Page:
The distinction between taxable remuneration arising from employment and tax-free compensation for the surrender of employment rights is a crucial one but has proved perennially tricky. In a test case of critical importance to professional sports clubs and their players, a tribunal ruled that termination payments made to two Premier League footballers fell on the tax-exempt side of the line.
A club had agreed to make payments totalling over £4 million to the players on their transfer to another club. They were expressed to be non-contractual compensation for the early termination of their contracts. That was not accepted by HM Revenue and Customs (HMRC), however, and demands were raised against the club in respect of Income Tax and National Insurance Contributions.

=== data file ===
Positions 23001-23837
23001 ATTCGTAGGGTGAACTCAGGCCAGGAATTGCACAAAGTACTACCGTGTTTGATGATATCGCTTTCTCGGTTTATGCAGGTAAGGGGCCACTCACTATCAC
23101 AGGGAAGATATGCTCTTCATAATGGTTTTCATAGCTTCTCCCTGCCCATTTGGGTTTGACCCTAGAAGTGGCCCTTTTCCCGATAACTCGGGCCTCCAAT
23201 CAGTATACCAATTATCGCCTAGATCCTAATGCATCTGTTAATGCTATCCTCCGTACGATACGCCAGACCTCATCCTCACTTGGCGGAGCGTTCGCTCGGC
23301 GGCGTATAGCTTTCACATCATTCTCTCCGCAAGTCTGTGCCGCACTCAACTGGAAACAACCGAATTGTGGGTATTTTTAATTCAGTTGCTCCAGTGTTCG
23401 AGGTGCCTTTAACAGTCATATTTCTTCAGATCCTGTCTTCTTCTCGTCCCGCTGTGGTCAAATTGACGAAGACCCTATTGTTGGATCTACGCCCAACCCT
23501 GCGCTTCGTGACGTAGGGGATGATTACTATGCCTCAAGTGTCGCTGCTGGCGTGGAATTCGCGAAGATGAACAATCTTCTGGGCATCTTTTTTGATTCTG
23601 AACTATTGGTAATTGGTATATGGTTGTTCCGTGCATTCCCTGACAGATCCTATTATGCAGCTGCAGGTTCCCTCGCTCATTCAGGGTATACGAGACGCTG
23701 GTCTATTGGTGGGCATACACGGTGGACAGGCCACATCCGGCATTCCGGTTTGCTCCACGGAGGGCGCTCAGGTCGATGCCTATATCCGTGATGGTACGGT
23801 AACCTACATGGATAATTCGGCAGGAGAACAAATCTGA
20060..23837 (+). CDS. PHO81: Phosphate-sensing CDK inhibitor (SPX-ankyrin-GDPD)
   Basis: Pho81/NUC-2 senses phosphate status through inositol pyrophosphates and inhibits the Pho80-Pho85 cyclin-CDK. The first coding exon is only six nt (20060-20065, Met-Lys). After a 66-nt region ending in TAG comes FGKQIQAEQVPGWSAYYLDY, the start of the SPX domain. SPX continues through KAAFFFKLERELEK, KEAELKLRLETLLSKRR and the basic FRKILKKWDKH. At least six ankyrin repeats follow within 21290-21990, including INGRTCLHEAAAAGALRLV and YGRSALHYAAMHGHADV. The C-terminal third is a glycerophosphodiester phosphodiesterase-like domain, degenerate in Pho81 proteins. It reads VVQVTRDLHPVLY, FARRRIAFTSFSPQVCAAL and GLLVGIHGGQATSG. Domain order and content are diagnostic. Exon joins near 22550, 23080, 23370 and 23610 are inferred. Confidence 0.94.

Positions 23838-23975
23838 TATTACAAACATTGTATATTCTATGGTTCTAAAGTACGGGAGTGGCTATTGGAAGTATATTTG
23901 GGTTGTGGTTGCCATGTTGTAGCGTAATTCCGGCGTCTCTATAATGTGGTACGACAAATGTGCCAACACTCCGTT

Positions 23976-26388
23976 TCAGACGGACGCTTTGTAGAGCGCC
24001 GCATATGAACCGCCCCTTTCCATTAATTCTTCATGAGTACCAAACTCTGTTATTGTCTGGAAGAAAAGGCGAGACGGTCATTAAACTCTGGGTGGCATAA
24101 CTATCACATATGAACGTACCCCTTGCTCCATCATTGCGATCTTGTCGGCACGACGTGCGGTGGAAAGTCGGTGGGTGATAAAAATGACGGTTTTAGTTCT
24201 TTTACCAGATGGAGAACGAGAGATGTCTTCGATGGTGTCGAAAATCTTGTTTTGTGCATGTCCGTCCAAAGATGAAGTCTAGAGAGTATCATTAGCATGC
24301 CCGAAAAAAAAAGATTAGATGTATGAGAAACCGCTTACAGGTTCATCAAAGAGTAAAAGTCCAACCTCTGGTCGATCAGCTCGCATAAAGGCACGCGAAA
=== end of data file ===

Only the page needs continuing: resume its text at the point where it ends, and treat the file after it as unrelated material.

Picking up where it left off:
In upholding the club’s challenge to those demands, the First-tier Tribunal (FTT) found that the payments were a consideration for the players’ early surrender of their rights as office holders. Although their contracts permitted early termination by mutual consent, the payments could not be viewed as having been made in lieu of notice.
In rejecting HMRC’s appeal against that ruling, the Upper Tribunal could find no fault in the FTT’s approach to the case. The players’ contracts did not provide expressly for payments to be made to them on termination of their contracts and the money they received was thus not profit or remuneration arising from employment.